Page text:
AVC: Mapleton, the town in your book, seems to be struggling between its blue-collar past and gentrifying present. Do you see that when you go back to your hometown?
TP: I sure do. Garwood, when I was growing up there, I think the town motto was and probably still is “The Industrial Center Of Union County,” and all along the railroad tracks along North Avenue there were working factories and some of those factories worked three shifts, so it was very common for us to see, you know, sweaty workers leaning against the brick wall of the perforating company that was banging loud, and then there was a spray drying [factory], which freeze-dried food, so sometimes the town would smell like whatever food they were freeze-drying that day. [Laughs.] It was a really industrial, blue-collar culture. And I could be wrong about this, but I think most people’s parents when I was growing up had high school educations; there was not a lot of college-educated people. People worked in New Jersey; there weren’t that many who commuted to New York. But all that’s changed; it’s post-industrial, and property values have gone up, and I imagine that’s difficult for blue-collar people to afford that town. And there’s definitely a loss in that. I remember the first time I started to see a whole bunch of guys in suits walking down Center Street with briefcases, and it was a real shock to me; that was just not the profile of the town I grew up in.
AVC: In the book you decided to focus the stories around one family, the Garveys, more or less, and how each member dealt with the Rapture-like event. What were your models for these characters?
TP: I was definitely think of it as a small-town novel in that sense, so the place I started was with Kevin being a mayor, a political leader trying to keep the town afloat and keep everyone’s spirits up and convince them that the worst was over and that they needed to pick up the pieces and move on with their lives. I started there, but I was very interested, as we mentioned before, in talking about religious reactions people have to this event even though it’s religiously ambiguous. So I wanted the family to be split between the two who decided to stay and continue with their lives and the two whose response to this mysterious traumatic event was to search for new religious communities.
AVC: There’s a central scene involving a memorial parade, which invoked the image of small-town Memorial Day parades. What in your experience did you fall back on when you wrote that?
TP: When I was a kid, we marched in parades, often in Little League uniforms or Pop Warner uniforms or Cub Scout uniforms. Recently, there was one in Garwood, I’m trying to remember if it was for the town’s centennial or something, I wish I had the fact right, but it was very moving to me to see. Because it’s such a small town and because even now I know so many people who live there, I find it very moving to see people marching through the center of this small town being applauded by their neighbors, and also just sort of proclaiming their belonging to whatever group it is that they chose. My dad was a volunteer fireman in Garwood, and when he died nine years ago, it was very moving to see all these other firemen and the ladies’ auxiliary come to the funeral home. So definitely, again, because I came from this small town, I really wanted to evoke that particular feature of it. But that’s one way that we come to terms with our history, to sort of publicly mark it, and so I thought it would be an interesting way to get this story off the ground.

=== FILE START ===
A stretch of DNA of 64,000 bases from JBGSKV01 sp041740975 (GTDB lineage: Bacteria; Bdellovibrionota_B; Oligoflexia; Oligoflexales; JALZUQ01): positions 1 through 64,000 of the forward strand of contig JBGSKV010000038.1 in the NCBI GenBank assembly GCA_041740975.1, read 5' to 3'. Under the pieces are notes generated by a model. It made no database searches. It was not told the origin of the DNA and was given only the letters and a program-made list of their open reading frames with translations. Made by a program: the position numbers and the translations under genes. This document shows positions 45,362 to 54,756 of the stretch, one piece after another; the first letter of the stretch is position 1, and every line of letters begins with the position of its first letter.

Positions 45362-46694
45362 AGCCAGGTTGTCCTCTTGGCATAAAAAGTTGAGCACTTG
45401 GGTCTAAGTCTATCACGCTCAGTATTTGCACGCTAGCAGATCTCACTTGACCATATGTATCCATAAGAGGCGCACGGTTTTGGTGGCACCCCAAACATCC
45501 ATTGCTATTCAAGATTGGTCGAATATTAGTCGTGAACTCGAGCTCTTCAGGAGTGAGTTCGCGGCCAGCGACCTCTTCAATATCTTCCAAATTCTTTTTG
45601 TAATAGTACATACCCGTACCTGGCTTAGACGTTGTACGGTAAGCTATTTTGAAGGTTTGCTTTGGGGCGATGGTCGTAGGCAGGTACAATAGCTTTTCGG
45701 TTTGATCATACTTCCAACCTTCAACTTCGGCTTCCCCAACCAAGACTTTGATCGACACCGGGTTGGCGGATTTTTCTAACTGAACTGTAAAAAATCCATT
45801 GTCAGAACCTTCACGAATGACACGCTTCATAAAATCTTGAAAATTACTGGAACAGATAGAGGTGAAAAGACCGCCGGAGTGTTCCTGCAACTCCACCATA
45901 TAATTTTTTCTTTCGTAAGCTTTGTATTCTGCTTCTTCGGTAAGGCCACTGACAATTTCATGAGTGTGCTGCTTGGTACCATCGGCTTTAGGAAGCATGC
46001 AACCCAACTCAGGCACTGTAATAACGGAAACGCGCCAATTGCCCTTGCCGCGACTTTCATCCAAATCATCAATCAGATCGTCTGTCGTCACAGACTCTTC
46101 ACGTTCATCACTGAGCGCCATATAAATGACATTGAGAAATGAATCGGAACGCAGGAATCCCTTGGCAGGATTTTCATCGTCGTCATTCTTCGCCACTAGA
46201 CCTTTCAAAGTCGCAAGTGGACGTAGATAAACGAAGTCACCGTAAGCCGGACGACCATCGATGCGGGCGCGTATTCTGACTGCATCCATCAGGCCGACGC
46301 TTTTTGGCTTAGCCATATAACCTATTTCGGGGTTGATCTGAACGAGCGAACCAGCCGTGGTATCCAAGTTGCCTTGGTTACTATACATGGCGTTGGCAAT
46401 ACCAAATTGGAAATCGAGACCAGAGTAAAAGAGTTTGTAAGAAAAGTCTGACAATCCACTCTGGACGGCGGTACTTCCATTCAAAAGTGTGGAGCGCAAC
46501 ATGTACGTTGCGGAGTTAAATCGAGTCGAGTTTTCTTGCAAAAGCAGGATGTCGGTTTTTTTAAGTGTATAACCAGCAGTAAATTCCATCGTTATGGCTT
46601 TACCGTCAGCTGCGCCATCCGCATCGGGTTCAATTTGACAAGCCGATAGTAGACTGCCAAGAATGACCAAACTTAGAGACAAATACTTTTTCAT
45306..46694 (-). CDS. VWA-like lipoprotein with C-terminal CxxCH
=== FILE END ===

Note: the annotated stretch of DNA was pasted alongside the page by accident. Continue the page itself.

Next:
AVC: Even in this day and age, why do you think people are still surprised about stories set in the suburbs that dig in and show that things aren’t as ideal as they seem from the outside?
TP: [Laughs.] I don’t know, it’s such a funny… I remember when Little Children came out and [people] said, “Oh, he’s exposing the dark underbelly of suburbia” or something. And I never thought I had any sense of that; I always felt like the whole spectrum of life occurred in the suburbs just the way the whole spectrum of life occurred in the city. Some of the details are different. But I guess just that myth that you’re going to move from the city to this green and leafy place and everything will be all right, and TV reinforced that. But I don’t know who still is the straw man out there who believes that there’s some idyllic suburban town where everything’s good and the people are all nice and there aren’t any problems. That’s not my starting point.
AVC: People have made whole magazines out of how weird the suburbs are.
TP: I know. [Laughs.] I feel like it’s a bit of a straw-man thing. But it does linger; I’ve seen it myself. I sort of feel like I was getting credit for doing something that was not something that I was trying to do, nor did I want any credit for it.